Saturday’s performance of the Second Symphony’s Boston premiere was, by turns, pensive, ebullient, and feisty.
By Jonathan Blumhofer
Forty years ago – or even twenty or thirty – who would have thought that, today, Philip Glass would stand as the senior torchbearer of the American symphonic tradition? Probably not many. Yet here he is: Glass’s Eleventh Symphony premiered less than three weeks ago at Carnegie Hall, on its composer’s eightieth birthday, no less.
Even so, outside the advocacy of a few devoted champions – Dennis Russell Davies, Marin Alsop, John Adams – Glass’s symphonic output isn’t a regular concert presence. The Boston Symphony, for instance, has played his Symphony no. 2 just once, in 1995 at Tanglewood. The New York Philharmonic hasn’t performed any of them ever.
So the Boston Modern Orchestra Project’s (BMOP) Glass Works at Jordan Hall on Saturday night was welcome for several reasons. For one, it was simply a treat to experience Glass’s orchestral music live and in-person. In the process, too, Glass Works provided a welcome reminder that Glass, for his seeming omnipresence in film, theater, and with his own ensemble, is, musically, no easy character to pigeonhole.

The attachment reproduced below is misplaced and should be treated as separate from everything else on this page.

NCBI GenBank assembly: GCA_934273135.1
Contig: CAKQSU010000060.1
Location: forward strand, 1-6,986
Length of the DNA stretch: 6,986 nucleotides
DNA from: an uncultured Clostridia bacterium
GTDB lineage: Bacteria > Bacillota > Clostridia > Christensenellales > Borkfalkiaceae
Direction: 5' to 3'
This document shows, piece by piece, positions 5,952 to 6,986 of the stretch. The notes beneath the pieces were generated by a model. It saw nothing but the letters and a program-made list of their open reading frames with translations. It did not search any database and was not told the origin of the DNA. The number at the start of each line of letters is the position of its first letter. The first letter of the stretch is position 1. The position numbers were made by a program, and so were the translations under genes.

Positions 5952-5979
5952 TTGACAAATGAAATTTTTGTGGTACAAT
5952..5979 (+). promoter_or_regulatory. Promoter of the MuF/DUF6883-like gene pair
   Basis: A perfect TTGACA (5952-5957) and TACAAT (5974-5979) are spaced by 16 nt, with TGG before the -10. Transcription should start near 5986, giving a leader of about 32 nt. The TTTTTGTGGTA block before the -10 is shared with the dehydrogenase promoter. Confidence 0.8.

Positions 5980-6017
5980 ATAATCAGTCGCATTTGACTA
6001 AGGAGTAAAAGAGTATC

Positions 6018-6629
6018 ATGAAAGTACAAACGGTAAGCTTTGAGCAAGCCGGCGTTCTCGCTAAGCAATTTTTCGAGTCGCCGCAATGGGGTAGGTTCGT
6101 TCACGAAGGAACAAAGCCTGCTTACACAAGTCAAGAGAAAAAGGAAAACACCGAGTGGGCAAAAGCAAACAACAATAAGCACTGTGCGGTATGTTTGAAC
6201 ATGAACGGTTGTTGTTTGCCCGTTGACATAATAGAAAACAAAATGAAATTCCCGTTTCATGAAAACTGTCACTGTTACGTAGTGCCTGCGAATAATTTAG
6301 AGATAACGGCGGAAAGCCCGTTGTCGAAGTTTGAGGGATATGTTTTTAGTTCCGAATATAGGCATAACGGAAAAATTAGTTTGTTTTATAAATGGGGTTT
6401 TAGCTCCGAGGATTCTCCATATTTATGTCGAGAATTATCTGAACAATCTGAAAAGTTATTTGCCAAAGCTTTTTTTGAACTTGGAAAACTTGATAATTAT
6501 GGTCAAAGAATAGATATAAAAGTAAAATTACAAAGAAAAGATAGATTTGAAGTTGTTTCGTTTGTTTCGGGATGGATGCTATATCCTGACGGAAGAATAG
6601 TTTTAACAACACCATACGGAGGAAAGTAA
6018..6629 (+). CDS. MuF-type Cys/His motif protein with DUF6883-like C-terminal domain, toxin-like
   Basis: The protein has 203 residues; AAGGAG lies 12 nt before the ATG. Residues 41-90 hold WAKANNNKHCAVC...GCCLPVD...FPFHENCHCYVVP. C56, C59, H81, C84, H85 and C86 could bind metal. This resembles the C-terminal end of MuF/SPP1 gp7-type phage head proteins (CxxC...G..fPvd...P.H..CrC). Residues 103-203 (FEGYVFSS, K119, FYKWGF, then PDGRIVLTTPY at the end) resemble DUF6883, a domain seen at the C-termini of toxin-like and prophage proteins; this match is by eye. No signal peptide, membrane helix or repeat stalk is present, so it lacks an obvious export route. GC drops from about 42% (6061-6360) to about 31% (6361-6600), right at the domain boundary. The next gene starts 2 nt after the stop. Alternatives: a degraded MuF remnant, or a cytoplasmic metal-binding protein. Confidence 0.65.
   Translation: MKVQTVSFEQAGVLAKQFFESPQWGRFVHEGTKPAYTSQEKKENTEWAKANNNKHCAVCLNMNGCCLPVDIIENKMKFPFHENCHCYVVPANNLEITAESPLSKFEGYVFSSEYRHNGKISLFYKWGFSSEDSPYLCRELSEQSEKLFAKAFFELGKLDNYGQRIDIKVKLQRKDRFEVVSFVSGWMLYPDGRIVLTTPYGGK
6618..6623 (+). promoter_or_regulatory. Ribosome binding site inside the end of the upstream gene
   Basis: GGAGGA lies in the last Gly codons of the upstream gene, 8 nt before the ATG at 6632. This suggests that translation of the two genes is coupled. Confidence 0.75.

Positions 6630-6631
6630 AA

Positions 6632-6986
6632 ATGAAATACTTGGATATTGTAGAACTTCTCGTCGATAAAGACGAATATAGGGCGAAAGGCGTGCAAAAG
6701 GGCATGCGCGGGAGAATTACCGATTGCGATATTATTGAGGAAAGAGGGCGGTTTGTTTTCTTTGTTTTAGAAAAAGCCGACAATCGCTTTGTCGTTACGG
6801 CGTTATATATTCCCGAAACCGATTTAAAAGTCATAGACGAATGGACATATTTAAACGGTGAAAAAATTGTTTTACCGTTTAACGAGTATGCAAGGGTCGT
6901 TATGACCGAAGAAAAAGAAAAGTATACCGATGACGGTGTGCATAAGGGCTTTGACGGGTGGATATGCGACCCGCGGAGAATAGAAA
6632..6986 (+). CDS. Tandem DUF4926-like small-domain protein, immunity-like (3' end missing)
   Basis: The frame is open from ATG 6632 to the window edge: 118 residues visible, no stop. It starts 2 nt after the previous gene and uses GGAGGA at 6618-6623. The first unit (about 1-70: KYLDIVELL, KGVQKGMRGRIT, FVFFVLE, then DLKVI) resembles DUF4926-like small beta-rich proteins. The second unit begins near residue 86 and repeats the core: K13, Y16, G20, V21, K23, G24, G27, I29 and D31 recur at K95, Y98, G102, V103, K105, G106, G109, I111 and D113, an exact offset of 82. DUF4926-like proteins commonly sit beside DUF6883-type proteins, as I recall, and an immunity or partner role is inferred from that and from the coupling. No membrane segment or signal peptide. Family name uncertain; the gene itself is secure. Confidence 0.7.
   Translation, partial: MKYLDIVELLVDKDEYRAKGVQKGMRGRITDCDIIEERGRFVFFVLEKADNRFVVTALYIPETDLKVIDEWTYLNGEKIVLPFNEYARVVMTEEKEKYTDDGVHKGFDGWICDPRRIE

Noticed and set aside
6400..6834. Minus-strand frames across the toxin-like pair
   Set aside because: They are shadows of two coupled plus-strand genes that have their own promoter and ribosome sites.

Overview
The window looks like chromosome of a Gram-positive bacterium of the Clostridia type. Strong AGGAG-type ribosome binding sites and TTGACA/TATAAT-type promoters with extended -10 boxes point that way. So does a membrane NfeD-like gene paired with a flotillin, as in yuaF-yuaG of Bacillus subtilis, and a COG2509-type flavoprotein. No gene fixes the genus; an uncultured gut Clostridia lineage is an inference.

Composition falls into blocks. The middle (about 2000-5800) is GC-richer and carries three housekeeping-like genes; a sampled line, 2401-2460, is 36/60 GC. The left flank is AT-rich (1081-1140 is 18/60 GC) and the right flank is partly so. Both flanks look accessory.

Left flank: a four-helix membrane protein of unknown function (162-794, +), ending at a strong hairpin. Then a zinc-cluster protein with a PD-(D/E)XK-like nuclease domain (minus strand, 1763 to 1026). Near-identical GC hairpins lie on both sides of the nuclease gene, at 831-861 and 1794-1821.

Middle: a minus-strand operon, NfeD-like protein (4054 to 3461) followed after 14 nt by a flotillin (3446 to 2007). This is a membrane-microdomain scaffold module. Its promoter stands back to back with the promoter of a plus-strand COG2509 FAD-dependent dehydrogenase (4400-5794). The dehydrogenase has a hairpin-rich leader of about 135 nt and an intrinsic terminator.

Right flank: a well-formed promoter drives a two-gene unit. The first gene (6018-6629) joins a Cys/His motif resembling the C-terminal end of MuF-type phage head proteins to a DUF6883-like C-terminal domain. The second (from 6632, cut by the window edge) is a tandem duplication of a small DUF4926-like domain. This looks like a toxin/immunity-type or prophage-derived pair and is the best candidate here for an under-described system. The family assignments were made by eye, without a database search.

The evening’s symphony was Glass’s Second, written for the Brooklyn Philharmonic Orchestra in 1994. Its three movements traverse familiar Glass-ian terrain. Undulating arpeggios figure prominently. So do bouncing, syncopated riffs. There’s plenty of repetition, some of it predictably four-square, some (in the finale, particularly) building to moments of genuine, exhilarating catharsis. Transitions are sometimes abrupt, like jump cuts.
Its most-noted feature is its harmonic language, which dabbles in polytonality. Mind you, none of what Glass does in this department rivals the daring and invention of Stravinsky or Milhaud in the 1910s and ‘20s. But it does provide moments of welcome acerbity, especially involving the first movement’s main theme, which often emerges from and rests on decidedly unsettled textures.
What’s perhaps most striking about the piece is how conventional it all is. In a sense, Glass’s Second is reminiscent of Bruckner, had he lived in the 1990s and not been enamored of ländlers. It’s built on small patterns and phrases that are regularly repeated. The scoring is handy and solid, sometimes bright and shiny, but never really inspired or brilliant in the manner of Mahler or Strauss.
Of course, Glass’s developmental techniques are his alone. His style and language is generally more homophonic than contrapuntal. Accordingly, themes sometimes simply appear in new guises. At other times, they’re subject to subtle rhythmic manipulations. His form might be called “modular,” sometimes heading off in unpredictable directions, sometimes not.